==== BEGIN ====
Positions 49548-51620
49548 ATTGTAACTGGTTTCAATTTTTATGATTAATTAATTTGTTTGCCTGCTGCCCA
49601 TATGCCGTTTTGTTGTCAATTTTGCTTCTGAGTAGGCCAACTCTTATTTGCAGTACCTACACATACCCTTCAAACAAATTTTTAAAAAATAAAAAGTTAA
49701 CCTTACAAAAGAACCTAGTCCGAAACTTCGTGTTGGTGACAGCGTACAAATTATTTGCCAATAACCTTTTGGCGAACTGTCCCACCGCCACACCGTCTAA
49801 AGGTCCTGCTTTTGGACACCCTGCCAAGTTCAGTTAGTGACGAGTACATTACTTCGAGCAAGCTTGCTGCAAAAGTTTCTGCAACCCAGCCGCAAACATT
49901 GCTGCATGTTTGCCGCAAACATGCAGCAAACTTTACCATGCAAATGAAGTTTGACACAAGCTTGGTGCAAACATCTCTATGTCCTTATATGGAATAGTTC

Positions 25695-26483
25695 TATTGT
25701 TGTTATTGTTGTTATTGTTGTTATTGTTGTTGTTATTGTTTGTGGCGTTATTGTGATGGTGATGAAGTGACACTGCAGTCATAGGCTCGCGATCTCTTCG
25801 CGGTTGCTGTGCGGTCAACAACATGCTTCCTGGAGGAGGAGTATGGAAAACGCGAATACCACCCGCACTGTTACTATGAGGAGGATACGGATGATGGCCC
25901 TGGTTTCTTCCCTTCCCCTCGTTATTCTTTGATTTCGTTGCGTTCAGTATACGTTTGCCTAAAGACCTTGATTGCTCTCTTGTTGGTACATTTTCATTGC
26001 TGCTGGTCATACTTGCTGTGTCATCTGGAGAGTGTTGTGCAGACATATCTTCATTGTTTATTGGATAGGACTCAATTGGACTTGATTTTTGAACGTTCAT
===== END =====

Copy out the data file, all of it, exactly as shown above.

Positions 49548-51620
49548 ATTGTAACTGGTTTCAATTTTTATGATTAATTAATTTGTTTGCCTGCTGCCCA
49601 TATGCCGTTTTGTTGTCAATTTTGCTTCTGAGTAGGCCAACTCTTATTTGCAGTACCTACACATACCCTTCAAACAAATTTTTAAAAAATAAAAAGTTAA
49701 CCTTACAAAAGAACCTAGTCCGAAACTTCGTGTTGGTGACAGCGTACAAATTATTTGCCAATAACCTTTTGGCGAACTGTCCCACCGCCACACCGTCTAA
49801 AGGTCCTGCTTTTGGACACCCTGCCAAGTTCAGTTAGTGACGAGTACATTACTTCGAGCAAGCTTGCTGCAAAAGTTTCTGCAACCCAGCCGCAAACATT
49901 GCTGCATGTTTGCCGCAAACATGCAGCAAACTTTACCATGCAAATGAAGTTTGACACAAGCTTGGTGCAAACATCTCTATGTCCTTATATGGAATAGTTC

Positions 25695-26483
25695 TATTGT
25701 TGTTATTGTTGTTATTGTTGTTATTGTTGTTGTTATTGTTTGTGGCGTTATTGTGATGGTGATGAAGTGACACTGCAGTCATAGGCTCGCGATCTCTTCG
25801 CGGTTGCTGTGCGGTCAACAACATGCTTCCTGGAGGAGGAGTATGGAAAACGCGAATACCACCCGCACTGTTACTATGAGGAGGATACGGATGATGGCCC
25901 TGGTTTCTTCCCTTCCCCTCGTTATTCTTTGATTTCGTTGCGTTCAGTATACGTTTGCCTAAAGACCTTGATTGCTCTCTTGTTGGTACATTTTCATTGC
26001 TGCTGGTCATACTTGCTGTGTCATCTGGAGAGTGTTGTGCAGACATATCTTCATTGTTTATTGGATAGGACTCAATTGGACTTGATTTTTGAACGTTCAT